Today, my colleague went into labor (a week early, with her first - which is a good thing, as I understand it. I've been saying "as I understand it" a lot today). I was shocked to found that I was a bit excited to hear that the baby was coming. It's a huge change in her life, and she's been really exhausted and uncomfortable the last several weeks. (She even sent several of us an email from the hospital. Funny girl.)
Another colleague (not in my immediate office), who spearheaded the baby shower planning in which I participated, and who had her first about a year ago, sent an electronic invitation for us all to visit the hospital (very near the office) tomorrow at lunch. I thought carefully about whether I should go. I ultimately realized that dealing with several women going on about her labor was not going to work well, though I might be able to deal with her solo. But it's been a long time since I've visited a new mother in the hospital...before I was married, I think.
Anyway, I went into the other colleague's office to let her know why I hadn't responded. She'd been driving me a little nuts with the "if you have kids" stuff. So I said, "Here's the deal. I can't have kids. So I try to figure out what I can do graciously, as a mental health matter. I think dealing with several people at once might not work." And she said - "I'M SORRY." And asked me whether I had thought about adoption (not "you should just adopt"), and I said we were thinking about it, but weren't sure it was for us. And she didn't argue. And she asked whether there was any chance at all (I get told sometimes that I'm young so there is a chance, but I've never been asked that). I dropped a lot of information on her. I always say that only one thing is required: "I'm sorry." And that's what she said. God bless her.
The senile old bats who are selling (or not selling, as the case may be) the house I want to buy are still being ridiculous - or, perhaps, are becoming more ridiculous. Their ad has now been modified very slightly, to note that "sellers are firm on price." Yeah...they were firm about it for 18 months while it was on the market before, too, when it was likewise priced above market value. See how that worked out for them. I think I may be about to settle in for a long (or short) wait for them to die. Not how I intended to acquire real estate, but life is full of surprises.
I have not been specially good about my daily Scripture reading, but I've done a bit...the other night I was reading one of the minor prophets and the passage was about the Israelites' 40 years in the desert, wandering. They were and are repeatedly rebuked for having forgotten God's miracles (almost two generations ago by the end of their wandering) parting the Red Sea and saving them from the Egyptians. As they wandered, they despaired, and mistrusted God, sometimes setting up graven images as idols in His stead. I never thought too intently about that part of the Bible. But I'm thinking about it now. I identify with the Israelites. Setting up idols is just bad behavior - not acceptable. But mistrusting God? How long is it supposed to sustain you, the fact that God saved you dramatically before - maybe not even in your own lifetime? When He has left you homeless, defenseless, and purposeless in the desert for decades, possibly forever? It's not a matter of believing that God isn't God or isn't powerful or that He can't help you - your experience tells you that He could help you, but now can't be bothered. Obviously, I can identify with that...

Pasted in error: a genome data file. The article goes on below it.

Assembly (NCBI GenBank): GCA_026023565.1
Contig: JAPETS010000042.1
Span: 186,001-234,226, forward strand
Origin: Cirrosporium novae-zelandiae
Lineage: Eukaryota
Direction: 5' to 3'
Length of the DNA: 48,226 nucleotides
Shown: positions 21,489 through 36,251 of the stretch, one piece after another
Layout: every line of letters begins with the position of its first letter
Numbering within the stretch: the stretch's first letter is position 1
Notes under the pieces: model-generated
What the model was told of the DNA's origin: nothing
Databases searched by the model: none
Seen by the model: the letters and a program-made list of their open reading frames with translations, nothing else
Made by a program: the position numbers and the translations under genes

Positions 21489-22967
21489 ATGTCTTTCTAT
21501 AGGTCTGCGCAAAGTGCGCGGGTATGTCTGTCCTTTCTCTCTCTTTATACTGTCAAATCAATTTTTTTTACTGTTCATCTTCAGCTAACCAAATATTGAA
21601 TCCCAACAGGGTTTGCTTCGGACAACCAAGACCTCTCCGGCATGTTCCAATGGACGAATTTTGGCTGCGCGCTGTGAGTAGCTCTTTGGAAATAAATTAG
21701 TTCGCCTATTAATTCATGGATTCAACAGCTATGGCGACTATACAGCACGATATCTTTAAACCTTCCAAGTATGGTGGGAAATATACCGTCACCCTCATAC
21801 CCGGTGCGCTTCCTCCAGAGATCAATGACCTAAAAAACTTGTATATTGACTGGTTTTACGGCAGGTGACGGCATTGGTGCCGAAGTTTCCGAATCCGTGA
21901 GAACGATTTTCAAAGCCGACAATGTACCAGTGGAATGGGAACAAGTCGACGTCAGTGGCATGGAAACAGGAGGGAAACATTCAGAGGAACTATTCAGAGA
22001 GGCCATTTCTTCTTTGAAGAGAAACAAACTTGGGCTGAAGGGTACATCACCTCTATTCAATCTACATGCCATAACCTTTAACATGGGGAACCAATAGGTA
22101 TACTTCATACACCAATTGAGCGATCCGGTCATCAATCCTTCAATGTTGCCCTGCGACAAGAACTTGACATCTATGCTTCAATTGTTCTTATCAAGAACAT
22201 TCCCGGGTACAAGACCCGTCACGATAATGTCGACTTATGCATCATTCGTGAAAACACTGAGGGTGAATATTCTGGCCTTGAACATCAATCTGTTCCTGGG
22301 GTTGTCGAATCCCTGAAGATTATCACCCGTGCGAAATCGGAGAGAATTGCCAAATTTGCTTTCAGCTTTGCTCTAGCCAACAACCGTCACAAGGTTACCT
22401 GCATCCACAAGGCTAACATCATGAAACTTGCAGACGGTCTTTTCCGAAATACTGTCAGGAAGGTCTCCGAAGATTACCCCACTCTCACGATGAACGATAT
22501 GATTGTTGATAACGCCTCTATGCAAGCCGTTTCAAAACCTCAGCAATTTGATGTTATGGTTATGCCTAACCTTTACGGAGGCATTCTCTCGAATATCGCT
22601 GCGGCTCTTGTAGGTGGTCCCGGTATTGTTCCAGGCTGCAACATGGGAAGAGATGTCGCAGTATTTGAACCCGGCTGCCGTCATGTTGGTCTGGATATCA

I got a pile of library books on Saturday (and consequently have not really been sleeping at night since...need to get that under control). One of these was What to Expect When You're Experiencing Infertility. It's brilliant - brilliant. What I've been looking for in all my library sojourns - a book just about the psychological experience of being infertile and in treatment, not about how to seek treatment or how you probably will get pregnant (maybe - maybe not. So quit predicting my medical outcomes, authors). It starts with a chapter about the emotional experience of IF, broken out from the male and female perspectives. I'm going to have my husband read it, and then we're going to discuss it. I feel like it's a huge thing that's been missing - neither of us really understands the other's reactions, and we need to.
Still working on the position teaching law in the evenings. I have gotten approval from our ethics people (whew!). Now I need to finish processing my second writing sample - this won't even take an hour; I've already got my resume, first writing sample, and cover letter done. Might even have it in tomorrow. I have butterflies thinking about it. A new step...?
Also on the subject of scriptural reflections...tripped over something about home/houses/Jerusalem/something when reading recently and had a thought that something to do with houses is maybe not just my private obsession borne of my experiences and psychoses, but part of something I'm supposed to do with my life. Not in a way I've worked out yet, but I'm mulling it over, slowly, waiting for the thoughts to crystallize. (I could always come up with a way to fit it all together that sounds theologically sound, but I feel as though if I force that sort of theory, I'll lose sight of whatever as-yet-fainter message I'm supposed to be listening to. Maybe something is out there...)
Saw Father again Friday. It was good to talk to him; but nothing earth-shattering. I might have a few thoughts to share after I mull it over...in the meantime, I am wondering how to thank a good priest who has volunteered out of the goodness of his heart to be a spiritual director for an insane stranger. Donation to his favorite charity? Research what sort of item his parish could use? What would be appropriate?